Cameron Smith, a very successful recruiter who counts as his client the top CPG and retailers in the world, prides himself on personally responding to every single email he receives from a job seeker. This seems trivial, but Cam has about a dozen or more folks working for him, so I have to believe his inbox must overflow daily. Cam is very established and, at this point in his career, has no downside to not responding to some college grad looking for his first gig. Nonetheless, he responds to every email consistently. This little token goes a long way in building empathy and trust and Cam’s enviable social network.  We can learn from guy like Cam. Take a minute and get back to folks whether an applicant, a client, or prospect. It is a simple way to build trust and long term relationships.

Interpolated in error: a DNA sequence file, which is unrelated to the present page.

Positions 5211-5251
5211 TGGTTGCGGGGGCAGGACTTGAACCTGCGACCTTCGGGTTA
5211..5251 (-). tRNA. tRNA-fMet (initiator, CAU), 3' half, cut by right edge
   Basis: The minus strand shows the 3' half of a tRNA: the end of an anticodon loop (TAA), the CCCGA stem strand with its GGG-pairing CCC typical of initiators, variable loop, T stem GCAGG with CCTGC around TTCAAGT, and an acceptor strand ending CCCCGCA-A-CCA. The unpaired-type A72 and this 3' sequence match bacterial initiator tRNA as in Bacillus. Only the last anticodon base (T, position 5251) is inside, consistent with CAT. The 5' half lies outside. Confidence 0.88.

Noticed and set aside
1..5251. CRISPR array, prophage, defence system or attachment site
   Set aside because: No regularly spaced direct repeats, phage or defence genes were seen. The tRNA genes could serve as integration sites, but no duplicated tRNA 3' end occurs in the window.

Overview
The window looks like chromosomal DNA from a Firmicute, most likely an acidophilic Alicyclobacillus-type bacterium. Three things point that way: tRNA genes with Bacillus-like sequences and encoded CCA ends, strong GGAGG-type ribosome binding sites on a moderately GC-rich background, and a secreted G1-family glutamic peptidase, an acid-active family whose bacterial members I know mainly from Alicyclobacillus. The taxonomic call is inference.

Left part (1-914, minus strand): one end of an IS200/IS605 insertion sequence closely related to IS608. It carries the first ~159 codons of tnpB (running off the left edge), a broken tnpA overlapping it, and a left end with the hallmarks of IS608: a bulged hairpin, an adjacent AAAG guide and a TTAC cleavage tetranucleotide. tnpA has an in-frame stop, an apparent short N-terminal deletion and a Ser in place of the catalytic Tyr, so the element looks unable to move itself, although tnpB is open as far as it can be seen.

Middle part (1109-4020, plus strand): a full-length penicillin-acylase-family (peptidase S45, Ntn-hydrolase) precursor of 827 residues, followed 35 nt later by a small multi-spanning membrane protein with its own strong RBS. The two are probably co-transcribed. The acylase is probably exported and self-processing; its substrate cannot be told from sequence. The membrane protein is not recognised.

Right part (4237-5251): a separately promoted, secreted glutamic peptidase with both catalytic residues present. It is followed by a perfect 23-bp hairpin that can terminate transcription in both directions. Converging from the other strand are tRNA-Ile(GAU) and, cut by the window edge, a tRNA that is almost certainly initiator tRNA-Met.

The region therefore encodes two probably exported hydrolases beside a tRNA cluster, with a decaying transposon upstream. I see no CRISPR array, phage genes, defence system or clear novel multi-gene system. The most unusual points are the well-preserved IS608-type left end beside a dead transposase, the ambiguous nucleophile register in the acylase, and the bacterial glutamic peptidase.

The Letter

How you respond also can have a very big impact. I recently received a hand written thank-you letter for a bit of pro bono work I did. It made my day and I told many of my friends and colleagues about it. This special touch costs less than fifty cents and a few minutes and goes a long way in building relationships. It says, “you are not a number, you are special and I appreciate it.”

If your penmanship is horrid (like mine) there are other ways to add the personal touch beyond a hand written ‘thank you’. Before moving to Arkansas we purchased all of our furniture from a modern boutique store close by. The elderly hipster proprietor had an ancient Smith-Corona typewriter which he used to crank out thank you notes on parchment paper. Amongst the cacophony of inauthentic direct mail and flyers infesting my mailbox, it was great to get something as unique as a type written thank-you note on old school Frank Lloyd Wright inspired letter head. It probably took him just a few minutes a day and the pay off is intangible. It is craft. It is unique.